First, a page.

Is The Customer Always Right? Well Consider THIS…

The truth of the matter is, not all customers are created equally. In a free and open market, economic transactions -- where we exchange money for products and services -- both parties have to volunteer and consent.

Show Notes

Here are links and resources mentioned in today's video. Enjoy!

  • Nothing here just yet.


Yet no doubt you've heard, "The customer is always right." I'd modify that -- or clarify it -- to say, "Your best customers are always right"...because it's our best customers, our repeat buyers, who we truly want to work with and take care of.

What about everyone else? What about price-sensitive customers who phone you every other day over this issue or that? You can voluntarily choose to continue transacting with them...or not.

Here's a quick story to illustrate what I'm talking about. I was offering support for a free online learning workshop. I'd reached out three days prior to ensure that all (non-paying!) participants were set up and ready to go.

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Two hours before the session, I get an email: "My password isn't working. And further, the links you sent (that are protected behind that password) don't work either."

And I'm scratching my head going, "How would you know that the links don't work if they're protected behind a password and you're saying your password isn't working?" They continue, "I need help ASAP in order to access this session. Here's my phone number."

So I phone. No answer. No voicemail. It just rings and rings. I try 2 more times. Still no answer. Twenty minutes into the online session, I get an email from this person, furious that they're unable to join.

I finally get them on the phone, and proceed to get chewed out for being so completely unprofessional and disorganized. Yup!

Fire these people immediately. Fire them clearly, directly, and quickly. What I mean by this is, 1) Be sure that they understand that you can no longer help them. You could say something like, "Well it seems like I'm unable to meet your needs" or something like that.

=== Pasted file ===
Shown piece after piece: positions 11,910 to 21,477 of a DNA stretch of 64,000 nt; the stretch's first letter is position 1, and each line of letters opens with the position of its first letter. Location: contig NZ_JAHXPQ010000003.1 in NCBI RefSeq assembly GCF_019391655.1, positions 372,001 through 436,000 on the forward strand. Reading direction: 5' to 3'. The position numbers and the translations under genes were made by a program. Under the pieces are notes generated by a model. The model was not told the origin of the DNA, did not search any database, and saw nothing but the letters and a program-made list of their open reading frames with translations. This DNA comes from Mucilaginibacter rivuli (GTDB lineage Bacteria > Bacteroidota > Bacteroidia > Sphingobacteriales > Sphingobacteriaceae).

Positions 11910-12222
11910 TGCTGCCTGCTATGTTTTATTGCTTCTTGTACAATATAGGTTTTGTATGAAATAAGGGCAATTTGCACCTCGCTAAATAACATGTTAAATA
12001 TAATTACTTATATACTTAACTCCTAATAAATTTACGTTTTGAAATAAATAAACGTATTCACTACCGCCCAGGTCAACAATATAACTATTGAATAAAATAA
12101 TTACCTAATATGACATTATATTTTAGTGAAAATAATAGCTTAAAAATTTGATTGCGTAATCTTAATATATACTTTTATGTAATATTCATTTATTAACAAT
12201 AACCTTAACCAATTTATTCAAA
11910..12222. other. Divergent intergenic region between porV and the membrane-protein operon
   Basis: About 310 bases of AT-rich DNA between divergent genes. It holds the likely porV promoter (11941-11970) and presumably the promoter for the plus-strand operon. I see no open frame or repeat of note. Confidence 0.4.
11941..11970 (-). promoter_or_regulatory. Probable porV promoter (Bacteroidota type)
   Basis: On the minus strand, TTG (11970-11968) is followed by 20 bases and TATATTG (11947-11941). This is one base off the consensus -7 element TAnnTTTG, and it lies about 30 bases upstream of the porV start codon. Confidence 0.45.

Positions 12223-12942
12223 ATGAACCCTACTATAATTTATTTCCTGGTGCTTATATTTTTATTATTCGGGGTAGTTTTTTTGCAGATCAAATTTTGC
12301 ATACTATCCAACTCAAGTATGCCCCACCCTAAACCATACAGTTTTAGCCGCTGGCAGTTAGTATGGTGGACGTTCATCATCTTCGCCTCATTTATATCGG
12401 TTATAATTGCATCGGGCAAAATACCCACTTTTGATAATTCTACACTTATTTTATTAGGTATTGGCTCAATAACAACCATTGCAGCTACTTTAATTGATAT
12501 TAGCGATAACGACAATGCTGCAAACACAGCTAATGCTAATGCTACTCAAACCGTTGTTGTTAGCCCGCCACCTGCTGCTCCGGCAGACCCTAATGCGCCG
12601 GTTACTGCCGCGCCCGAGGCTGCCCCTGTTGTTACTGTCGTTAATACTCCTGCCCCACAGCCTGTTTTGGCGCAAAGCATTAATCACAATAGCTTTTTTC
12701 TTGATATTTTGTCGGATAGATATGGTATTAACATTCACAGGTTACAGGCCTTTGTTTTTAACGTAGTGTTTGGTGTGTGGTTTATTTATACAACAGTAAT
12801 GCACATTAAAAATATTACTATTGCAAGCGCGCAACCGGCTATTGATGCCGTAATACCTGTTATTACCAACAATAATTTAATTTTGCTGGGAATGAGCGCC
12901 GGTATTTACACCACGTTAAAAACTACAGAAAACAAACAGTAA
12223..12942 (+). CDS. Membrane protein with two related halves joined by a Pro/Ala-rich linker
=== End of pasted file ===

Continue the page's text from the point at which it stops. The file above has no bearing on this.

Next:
Then give them the contact info for your biggest competitor! 2) Fire them quickly. Here what I mean is, if you're seeing "problem red flags" left and right, the sooner you let them go, the sooner you can continue to support your best customers.

See the truth of the matter is, you have limited time and limited energy each day. You can only help a limited number of people. Imagine your online business is like a 500 seat auditorium.

Wouldn't you prefer to fill all 500 seats with your absolute best customers -- people who love your work, respect your time, and value your products and services?

I'm not saying "be a jerk." What I'm saying is that some people don't value your time or your work. They don't consider the sorts of problems they're creating for you.

Either they don't care, they're oblivious, or they feel entitled to you and your time. Remove these people from your business...instead of choosing to voluntarily transact with them, turn them that you can make room for people who do care.

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Geoff Blake, Ten Ton Online

Hey there, I’m Geoff! Business, marketing, and the web can seem like a tangled, confusing mess, right? Well if you wanna get clear, straight info on all this stuff (no gimmicks or hypey nonsense)...then you're definitely in the right spot! Start here (free!)